Dog in the Philippines - Animals in disasters - World Animal Protection

Rescuing burnt and injured animals in the Philippines after Mayon Volcano eruption


The Philippines’s most active volcano, Mount Mayon, started erupting earlier this month. The disaster has left thousands of animals in danger, so we’re rescuing and treating as many as we can

Mount Mayon is erupting right now. The government has called for an immediate evacuation of people within a five-mile radius. But sadly, animals were not part of the evacuation plan and they need our help. 

Farm animals and pets are suffering from burns and other injuries as a result of inhaling or ingesting ash.


A young calf is covered in brown volcanic ash

Our disaster liaison officer Dr May Christine Espiritus and her team are in the Philippines’ Bicol region, coordinating aid and treating animals. 

Reporting from the field, Dr May describes the situation from just one day during the deployment:

"We evacuated a total of 215 animals and treated some sick animals, giving them vitamins to fight diseases caused by the stress of this disaster."


Dr May in a field with cows near Mount Mayon

Dangerous ash 

Dr May described the need to rescue animals in areas where volcanic ash falls frequently: "The animals in these areas are facing great danger, lacking food because the grass can’t be eaten. Ingesting grass with ash is very dangerous for the health of the animals."

She also explained that when the Philippines’ Department of Agriculture started providing concentrated feed for the animals, they were not eating it. The animals prefer eating grass, so were trying to eat the grass that had volcanic ash on it, which could be very harmful to their health.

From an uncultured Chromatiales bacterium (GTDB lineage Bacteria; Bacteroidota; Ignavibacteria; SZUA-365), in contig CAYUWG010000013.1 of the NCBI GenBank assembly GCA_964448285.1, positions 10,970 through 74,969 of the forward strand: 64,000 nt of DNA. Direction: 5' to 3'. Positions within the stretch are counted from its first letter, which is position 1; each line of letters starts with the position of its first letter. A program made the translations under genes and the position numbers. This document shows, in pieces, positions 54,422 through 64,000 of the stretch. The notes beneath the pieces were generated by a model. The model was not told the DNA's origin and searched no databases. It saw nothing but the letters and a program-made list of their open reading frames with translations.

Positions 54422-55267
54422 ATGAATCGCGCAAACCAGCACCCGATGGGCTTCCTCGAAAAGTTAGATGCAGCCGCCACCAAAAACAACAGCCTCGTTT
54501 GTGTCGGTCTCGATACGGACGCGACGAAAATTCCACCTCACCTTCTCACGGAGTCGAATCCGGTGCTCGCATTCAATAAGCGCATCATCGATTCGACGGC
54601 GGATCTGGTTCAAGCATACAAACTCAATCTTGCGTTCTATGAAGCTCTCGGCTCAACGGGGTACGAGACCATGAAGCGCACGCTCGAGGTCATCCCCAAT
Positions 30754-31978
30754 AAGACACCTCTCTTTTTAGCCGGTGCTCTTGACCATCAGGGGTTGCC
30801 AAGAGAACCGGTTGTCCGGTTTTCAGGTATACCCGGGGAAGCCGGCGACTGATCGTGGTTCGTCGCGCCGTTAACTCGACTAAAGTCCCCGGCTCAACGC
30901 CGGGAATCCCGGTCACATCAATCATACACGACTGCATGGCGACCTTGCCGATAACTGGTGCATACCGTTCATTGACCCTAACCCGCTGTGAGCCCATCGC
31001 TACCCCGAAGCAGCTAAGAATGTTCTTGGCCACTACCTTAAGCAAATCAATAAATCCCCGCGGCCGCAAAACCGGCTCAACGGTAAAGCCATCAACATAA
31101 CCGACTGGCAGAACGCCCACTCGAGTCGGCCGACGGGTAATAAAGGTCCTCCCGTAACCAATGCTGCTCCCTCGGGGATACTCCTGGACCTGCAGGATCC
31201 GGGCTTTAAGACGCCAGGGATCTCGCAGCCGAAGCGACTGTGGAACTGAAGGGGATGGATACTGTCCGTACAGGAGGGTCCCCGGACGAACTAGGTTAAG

Dr May’s solution for this problem was to add molasses, a type of sugar, to the concentrated feed to make it more palatable for the animals. 

Our work is vital 

The Provincial Veterinary Office doesn’t have the funds to rescue and evacuate animals. 

"The assistance we receive from World Animal Protection is therefore critical to save these animals," said Dr May. 


Mount Mayon erupting

What’s next? 

Dr May and her team are coordinating directly with the Provincial Veterinary Office on a plan to rescue animals that are still in the danger zone. 

Through our relief work, we’ll treat injured animals and provide medication to fight infections and diseases. 

This aid is vital for nearly 2,000 cows, buffaloes, dogs and other pets affected by the Mayon Volcano eruptions. 

It's thanks to our generous supporters that we are able to act quickly to help animals affected in disaster zones. 

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Images: World Animal Protection / Jeremias Espiritu

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